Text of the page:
The Theology Of The Cross -- By: Robert D. Preus

Journal: Reformation and Revival
Volume: RAR 08:1 (Winter 1999)
Article: The Theology Of The Cross
Author: Robert D. Preus


The Theology Of The Cross

Robert D. Preus

Part 3 The Living Word1

But how can I become a theologus crucis, a theologian of the cross, a preacher of the cross? How can I come to believe this message of foolishness, a message which tells me that God is terribly angry with me, and at the same time loves me and gives His Son for me? It is through the Word, the infinite power of the Word. The Augsburg Confession makes this point crystal clear (AC V):

In order that we might attain this faith, there has been instituted the ministry of teaching the gospel and dispensing the sacraments. For through Word and sacraments as through instruments the Holy Spirit is given, who works faith when and where it pleases God in those who hear the gospel.

Luther puts the matter even more succinctly. Everything Christ has won for us on the cross is summarized in the one word forgiveness; for “where there is forgiveness, there is also life and salvation.” Luther says:

We treat the forgiveness of sins in two ways. First, how it is achieved and won. Second, how it is distributed and given to us. Christ has achieved it on the cross, it is true. But He has not distributed or given it on the cross. He has not won it in

the Supper or sacrament. There He has distributed and given it through the Word, as also in the gospel, where it is preached. He has won it once and for all on the cross. But the distribution takes place continuously, before and after, from the beginning to the end of the world.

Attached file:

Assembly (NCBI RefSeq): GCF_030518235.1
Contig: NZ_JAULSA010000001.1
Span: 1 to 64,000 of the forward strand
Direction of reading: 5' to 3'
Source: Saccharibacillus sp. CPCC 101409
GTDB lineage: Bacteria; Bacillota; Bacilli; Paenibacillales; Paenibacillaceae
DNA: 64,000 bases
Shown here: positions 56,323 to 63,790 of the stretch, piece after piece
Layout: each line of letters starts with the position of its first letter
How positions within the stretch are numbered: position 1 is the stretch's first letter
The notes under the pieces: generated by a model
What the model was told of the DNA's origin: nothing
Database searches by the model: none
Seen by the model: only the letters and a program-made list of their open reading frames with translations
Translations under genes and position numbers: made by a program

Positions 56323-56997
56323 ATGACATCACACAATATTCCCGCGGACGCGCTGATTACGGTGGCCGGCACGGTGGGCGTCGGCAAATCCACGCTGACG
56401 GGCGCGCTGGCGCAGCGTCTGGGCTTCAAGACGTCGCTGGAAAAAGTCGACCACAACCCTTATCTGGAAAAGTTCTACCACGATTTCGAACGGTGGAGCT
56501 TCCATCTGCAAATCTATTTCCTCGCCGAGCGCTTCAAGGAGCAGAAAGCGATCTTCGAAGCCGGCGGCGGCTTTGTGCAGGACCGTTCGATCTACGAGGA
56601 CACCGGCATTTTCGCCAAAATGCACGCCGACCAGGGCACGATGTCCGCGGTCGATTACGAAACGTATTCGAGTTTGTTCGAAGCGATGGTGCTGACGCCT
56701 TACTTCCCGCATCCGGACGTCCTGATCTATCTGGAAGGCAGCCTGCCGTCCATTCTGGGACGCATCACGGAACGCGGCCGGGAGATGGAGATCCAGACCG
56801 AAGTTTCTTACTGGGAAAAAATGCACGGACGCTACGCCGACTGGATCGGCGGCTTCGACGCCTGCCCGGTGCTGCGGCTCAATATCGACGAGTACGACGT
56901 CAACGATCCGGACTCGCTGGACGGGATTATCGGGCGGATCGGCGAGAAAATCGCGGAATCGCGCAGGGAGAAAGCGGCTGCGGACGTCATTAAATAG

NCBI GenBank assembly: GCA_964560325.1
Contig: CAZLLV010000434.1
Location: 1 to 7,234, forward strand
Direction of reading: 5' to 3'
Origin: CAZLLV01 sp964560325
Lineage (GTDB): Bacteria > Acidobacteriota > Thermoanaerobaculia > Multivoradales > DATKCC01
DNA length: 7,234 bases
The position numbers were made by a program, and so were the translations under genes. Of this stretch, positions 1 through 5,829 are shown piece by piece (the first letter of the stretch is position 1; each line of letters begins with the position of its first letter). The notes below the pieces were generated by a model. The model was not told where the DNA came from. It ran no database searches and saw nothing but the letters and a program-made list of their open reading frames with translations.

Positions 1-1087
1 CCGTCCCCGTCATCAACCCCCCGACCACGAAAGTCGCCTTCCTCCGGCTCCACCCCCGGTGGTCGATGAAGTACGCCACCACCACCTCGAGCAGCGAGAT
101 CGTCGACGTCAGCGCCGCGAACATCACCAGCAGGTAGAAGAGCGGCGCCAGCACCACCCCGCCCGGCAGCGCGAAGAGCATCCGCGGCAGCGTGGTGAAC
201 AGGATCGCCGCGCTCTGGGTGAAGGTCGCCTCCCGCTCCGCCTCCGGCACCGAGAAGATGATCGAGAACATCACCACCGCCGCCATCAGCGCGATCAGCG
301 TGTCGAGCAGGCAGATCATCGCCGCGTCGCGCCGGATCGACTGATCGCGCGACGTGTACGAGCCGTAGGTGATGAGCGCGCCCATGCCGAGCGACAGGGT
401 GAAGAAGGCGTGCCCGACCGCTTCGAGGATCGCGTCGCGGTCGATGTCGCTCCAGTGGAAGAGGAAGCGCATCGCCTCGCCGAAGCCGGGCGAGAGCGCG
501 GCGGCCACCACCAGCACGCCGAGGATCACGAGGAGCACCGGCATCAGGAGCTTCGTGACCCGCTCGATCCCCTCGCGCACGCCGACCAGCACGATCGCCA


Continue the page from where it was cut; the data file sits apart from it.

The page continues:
Christ on the cross and all His suffering and His death do not avail, even if, as you teach, they are “acknowledged and meditated upon” with the utmost “passion, ardor, heartfeltness.” Something else must always be there. What is it? The Word, the Word. Listen, lying spirit, the Word avails. Even if Christ were given for us and crucified a thousand times, it would all be in vain if the Word of God were absent and were not distributed and given to me with the bidding, this is for you, take it, take what is yours.

If now I seek the forgiveness of sins, I do not run to the cross, for I will not find it there. Nor must I hold to the suffering of Christ, as Carlstadt trifles, in knowledge or remembrance, for I will not find it there either. But I will find in the sacrament or gospel, the Word which distributes, presents, offers, and gives me that forgiveness which was won on the cross.2

But where is this Word of God which brings us all the benefits of the cross? If “to know Christ is to know His benefits,” as Mela...

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